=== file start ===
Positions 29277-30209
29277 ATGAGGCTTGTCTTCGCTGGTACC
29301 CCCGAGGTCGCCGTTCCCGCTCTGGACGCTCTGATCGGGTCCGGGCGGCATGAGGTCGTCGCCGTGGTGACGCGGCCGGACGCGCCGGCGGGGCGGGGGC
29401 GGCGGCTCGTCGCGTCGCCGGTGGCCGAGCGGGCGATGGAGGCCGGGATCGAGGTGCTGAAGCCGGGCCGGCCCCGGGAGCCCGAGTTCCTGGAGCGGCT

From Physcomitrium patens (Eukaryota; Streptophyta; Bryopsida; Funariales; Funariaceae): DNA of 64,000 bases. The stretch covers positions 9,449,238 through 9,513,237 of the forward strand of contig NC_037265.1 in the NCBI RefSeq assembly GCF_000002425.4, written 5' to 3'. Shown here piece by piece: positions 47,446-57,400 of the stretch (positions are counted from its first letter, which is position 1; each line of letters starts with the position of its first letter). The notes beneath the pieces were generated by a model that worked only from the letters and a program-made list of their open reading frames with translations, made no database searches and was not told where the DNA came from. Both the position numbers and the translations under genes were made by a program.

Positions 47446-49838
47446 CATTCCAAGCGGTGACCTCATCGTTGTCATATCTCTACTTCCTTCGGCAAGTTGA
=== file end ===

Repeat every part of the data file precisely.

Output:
Positions 29277-30209
29277 ATGAGGCTTGTCTTCGCTGGTACC
29301 CCCGAGGTCGCCGTTCCCGCTCTGGACGCTCTGATCGGGTCCGGGCGGCATGAGGTCGTCGCCGTGGTGACGCGGCCGGACGCGCCGGCGGGGCGGGGGC
29401 GGCGGCTCGTCGCGTCGCCGGTGGCCGAGCGGGCGATGGAGGCCGGGATCGAGGTGCTGAAGCCGGGCCGGCCCCGGGAGCCCGAGTTCCTGGAGCGGCT

From Physcomitrium patens (Eukaryota; Streptophyta; Bryopsida; Funariales; Funariaceae): DNA of 64,000 bases. The stretch covers positions 9,449,238 through 9,513,237 of the forward strand of contig NC_037265.1 in the NCBI RefSeq assembly GCF_000002425.4, written 5' to 3'. Shown here piece by piece: positions 47,446-57,400 of the stretch (positions are counted from its first letter, which is position 1; each line of letters starts with the position of its first letter). The notes beneath the pieces were generated by a model that worked only from the letters and a program-made list of their open reading frames with translations, made no database searches and was not told where the DNA came from. Both the position numbers and the translations under genes were made by a program.

Positions 47446-49838
47446 CATTCCAAGCGGTGACCTCATCGTTGTCATATCTCTACTTCCTTCGGCAAGTTGA